Branching Lessons – Which One Is For You?
The next three lessons are broken down by operating system: OS X, Windows, and Linux. Feel free to skip to the lesson for your operating system. And if you have any problems with installations, head over to the Forums and ask for help!
The Command-Line Interface
You’ve probably heard some of the following terms before: command-line interface, command prompt, DOS window, terminal, console, CLI, etc.
These are all terms for the same thing, so don’t feel confused if you hear someone talk about the terminal and the console at the same time. To make it easy on you, we’ll always use the term CLI when referring to a command-line interface.
What is a CLI? Think of your operating system: there are icons you click on with your mouse or tap with your fingers to open programs, menus you open and scroll through for options, windows you can resize and move around, and other nifty graphical controls. This is called a graphical user interface because it uses visual representations to help you do your work.
Before graphical user interfaces – or just GUI for short – people communicated with their computers through typing in text commands. There were no fancy icons or graphics to help you out. This is called a command-line interface – CLI.
Even though CLI’s are a remnant of the past, they are still widely used today by programmers and system administrators to issue commands that don’t matter to the users but are important to the computer.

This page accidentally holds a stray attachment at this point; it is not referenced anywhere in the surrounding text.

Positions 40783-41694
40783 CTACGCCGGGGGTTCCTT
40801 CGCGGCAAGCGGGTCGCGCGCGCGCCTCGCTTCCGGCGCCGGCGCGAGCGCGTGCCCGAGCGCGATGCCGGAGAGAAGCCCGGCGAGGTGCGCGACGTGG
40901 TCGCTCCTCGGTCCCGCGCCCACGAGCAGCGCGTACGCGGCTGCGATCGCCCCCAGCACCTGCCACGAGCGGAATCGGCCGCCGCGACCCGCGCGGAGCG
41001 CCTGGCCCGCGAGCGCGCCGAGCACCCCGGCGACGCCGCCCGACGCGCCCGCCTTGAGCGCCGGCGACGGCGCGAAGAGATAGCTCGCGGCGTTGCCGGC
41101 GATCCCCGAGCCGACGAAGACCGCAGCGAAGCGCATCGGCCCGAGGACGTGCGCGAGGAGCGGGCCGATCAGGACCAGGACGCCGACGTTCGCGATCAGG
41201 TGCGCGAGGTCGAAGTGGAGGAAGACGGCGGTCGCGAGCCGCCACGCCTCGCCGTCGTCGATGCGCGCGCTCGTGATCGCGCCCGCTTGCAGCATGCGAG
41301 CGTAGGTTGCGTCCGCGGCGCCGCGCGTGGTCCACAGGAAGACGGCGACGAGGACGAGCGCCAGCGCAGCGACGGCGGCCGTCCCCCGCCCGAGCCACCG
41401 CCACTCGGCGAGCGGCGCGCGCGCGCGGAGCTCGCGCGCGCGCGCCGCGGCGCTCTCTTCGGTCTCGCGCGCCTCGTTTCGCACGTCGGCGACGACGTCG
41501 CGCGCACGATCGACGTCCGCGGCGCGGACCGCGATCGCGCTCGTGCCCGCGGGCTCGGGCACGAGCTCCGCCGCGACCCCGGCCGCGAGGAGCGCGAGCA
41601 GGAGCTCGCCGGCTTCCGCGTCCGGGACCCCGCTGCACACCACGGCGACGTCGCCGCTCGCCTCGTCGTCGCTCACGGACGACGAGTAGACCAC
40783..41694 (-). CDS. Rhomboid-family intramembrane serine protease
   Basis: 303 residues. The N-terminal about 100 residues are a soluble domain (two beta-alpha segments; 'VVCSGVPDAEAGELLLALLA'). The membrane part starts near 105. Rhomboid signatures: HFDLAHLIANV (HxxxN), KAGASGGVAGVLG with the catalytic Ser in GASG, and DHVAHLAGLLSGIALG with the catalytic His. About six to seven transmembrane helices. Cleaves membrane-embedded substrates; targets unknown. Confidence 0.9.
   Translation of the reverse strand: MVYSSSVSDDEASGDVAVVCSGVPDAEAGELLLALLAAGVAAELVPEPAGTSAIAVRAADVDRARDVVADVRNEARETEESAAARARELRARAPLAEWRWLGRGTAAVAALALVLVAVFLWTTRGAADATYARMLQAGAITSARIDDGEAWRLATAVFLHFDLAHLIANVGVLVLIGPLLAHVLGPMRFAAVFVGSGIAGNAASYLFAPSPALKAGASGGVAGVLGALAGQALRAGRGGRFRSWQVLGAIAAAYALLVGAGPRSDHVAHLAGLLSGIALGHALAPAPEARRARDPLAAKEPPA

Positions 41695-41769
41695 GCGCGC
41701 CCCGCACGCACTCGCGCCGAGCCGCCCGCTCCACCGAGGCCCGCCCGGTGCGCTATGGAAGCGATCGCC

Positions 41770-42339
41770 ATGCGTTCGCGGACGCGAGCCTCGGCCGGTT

CLI’s come in various shapes and sizes. Depending on the system you use, your CLI may look very different from others:
We’ll be using the CLI a lot during this course. In fact, we’ll need it to set up our dev environment right now!
We know you’re a smart person – you can download and install software on your computer without us holding your hand. But the CLI isn’t something that most computer users are familiar with, so we’re going to take a look at how to work with some CLI commands.
This was a short lesson, but now you know what a CLI is and what they’re used for!
You can skip to the next lesson that covers how to use the CLI and install Ruby for your operating system. However, we do recommend that you at least glance through the lessons for the other operating systems too – it will give you a feel for how things are done across other platforms.
- Command-line interface (CLI)
- Command prompt
- Graphical User Interface (GUI)
We’ll go easy on you this time: all you have to do is hop into the Forums and post what platform you use – Windows, OS X, or Linux – and why. The more we know about you, the better our lessons will be!